A company and a LLP may need to have an audit and will need to make the accounts publicly available by filing them at Companies House within a strict time limit.
When starting in business, taxation aspects must be considered.
The type and rate of taxation will depend on the form of business structure. However, the taxable profit will normally differ from the profit shown in the accounts due to certain expenses which are not allowed for tax purposes and the timing of some tax allowances. Payment of corporation tax must be made online.
The rates of NI contributions are generally lower for a sole trader or partnership than for a director of a company but the entitlements can also differ. In a company, it may be possible to avoid NI by paying dividends rather than salary.
Correctly accounting for VAT is an essential part of any business and neglect may result in a significant loss. When starting a business you should consider the need to register for VAT. If the value of your taxable sales or services exceeds the registration limit you will be obliged to register.
For the business to get off the ground or to enable expansion, it may be necessary to employ staff.
It is the employer’s responsibility to advise HMRC of the wages due to employees and to deduct income tax and national insurance and to account for student loan deductions under PAYE. The deductions must then be paid over to HMRC. Payroll records should be carefully maintained.
Under Real Time Information an employer must advise HMRC of wages and deductions ‘on or before’ the time they are paid over to the employee. You will also need to be familiar with employment law.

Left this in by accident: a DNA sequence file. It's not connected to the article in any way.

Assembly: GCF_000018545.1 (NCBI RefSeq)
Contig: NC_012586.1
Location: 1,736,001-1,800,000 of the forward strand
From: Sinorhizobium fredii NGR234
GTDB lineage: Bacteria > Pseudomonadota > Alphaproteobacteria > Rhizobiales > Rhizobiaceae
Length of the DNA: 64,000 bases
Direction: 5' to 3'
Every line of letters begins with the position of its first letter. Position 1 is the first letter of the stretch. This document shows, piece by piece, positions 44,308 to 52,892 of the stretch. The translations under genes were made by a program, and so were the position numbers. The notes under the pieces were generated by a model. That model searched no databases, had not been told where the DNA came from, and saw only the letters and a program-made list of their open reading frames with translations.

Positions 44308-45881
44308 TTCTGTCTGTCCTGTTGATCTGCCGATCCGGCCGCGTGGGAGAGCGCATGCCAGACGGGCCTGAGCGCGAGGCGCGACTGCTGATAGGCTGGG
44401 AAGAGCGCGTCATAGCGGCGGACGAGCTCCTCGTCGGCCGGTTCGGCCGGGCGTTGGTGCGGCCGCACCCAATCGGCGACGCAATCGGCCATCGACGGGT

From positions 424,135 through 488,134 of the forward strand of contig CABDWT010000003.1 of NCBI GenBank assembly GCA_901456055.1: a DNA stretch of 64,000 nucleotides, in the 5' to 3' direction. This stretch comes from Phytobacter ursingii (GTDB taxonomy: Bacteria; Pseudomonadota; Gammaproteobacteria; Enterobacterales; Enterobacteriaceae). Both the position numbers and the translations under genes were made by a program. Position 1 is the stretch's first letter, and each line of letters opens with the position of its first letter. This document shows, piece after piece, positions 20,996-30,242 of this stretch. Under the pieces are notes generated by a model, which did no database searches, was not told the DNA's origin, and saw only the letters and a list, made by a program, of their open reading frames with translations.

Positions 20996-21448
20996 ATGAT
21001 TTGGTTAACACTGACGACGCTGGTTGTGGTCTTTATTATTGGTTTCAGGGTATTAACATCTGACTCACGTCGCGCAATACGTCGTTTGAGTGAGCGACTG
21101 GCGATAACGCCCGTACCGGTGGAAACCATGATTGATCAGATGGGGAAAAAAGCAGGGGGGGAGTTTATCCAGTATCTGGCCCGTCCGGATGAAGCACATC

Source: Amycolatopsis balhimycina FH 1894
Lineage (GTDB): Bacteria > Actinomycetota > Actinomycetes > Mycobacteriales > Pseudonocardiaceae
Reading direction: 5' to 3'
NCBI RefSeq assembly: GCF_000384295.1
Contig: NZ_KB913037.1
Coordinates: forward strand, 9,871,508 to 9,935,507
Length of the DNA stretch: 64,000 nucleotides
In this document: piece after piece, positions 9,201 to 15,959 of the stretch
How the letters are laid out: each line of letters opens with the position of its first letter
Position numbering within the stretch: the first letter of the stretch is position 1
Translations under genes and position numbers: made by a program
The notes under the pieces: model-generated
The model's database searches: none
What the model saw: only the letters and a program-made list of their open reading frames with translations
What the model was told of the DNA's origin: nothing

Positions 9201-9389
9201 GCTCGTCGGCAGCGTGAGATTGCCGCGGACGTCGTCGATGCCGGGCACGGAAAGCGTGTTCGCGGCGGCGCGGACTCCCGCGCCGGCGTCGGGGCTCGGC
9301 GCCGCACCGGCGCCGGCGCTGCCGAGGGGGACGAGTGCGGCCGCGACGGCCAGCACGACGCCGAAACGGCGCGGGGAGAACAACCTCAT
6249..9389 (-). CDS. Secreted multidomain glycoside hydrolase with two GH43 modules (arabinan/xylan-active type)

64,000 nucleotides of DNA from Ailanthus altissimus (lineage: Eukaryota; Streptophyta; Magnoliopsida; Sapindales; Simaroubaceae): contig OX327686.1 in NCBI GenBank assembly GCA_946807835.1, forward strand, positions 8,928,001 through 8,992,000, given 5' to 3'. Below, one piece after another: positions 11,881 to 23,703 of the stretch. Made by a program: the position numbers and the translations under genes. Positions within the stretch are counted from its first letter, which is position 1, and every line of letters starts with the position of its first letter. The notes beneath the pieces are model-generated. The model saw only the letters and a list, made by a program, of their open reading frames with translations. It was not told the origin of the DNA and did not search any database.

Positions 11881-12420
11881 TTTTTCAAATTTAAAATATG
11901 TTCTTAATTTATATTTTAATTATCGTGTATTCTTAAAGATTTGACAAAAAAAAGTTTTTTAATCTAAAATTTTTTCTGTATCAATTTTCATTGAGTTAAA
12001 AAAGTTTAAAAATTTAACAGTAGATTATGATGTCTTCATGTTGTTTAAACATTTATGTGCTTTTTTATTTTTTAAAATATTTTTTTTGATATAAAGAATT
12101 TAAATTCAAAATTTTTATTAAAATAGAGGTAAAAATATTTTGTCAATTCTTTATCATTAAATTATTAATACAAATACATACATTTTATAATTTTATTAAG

There are many pitfalls to be avoided in choosing a property. Consideration should be given to the following:
Comprehensive insurance for business motor vehicles and employer’s liability insurance are a legal requirement. Other types of insurance such as public liability, consequential loss, business assets, Keyman and bad debts should be considered.
Putting money into a pension scheme can be a way of saving for retirement because of the favourable tax rules.
The latest reforms, under Pensions Act 2008, have brought about a new requirement on UK employers to automatically enrol all employees in a pension scheme and to make contributions to that scheme on their behalf. Enrolment may be either in to an occupational pension scheme or the National Employment Savings Trust (NEST).
Compliance with the new regulations started from 2012 for the largest employers. The deadline for being compliant (an employer’s ‘staging date’) is determined by the number of people in their PAYE scheme and for smaller employers is between 2012 and 2017.
RDG Accounting are Accountants in Castle Donington, Derby who provide professional Accounting solutions for business and individuals in Derby, Long Eaton, Leicester, Nottingham and Ashby. To book a FREE Initial Review meeting, call us on 01332 813380 or email email@example.com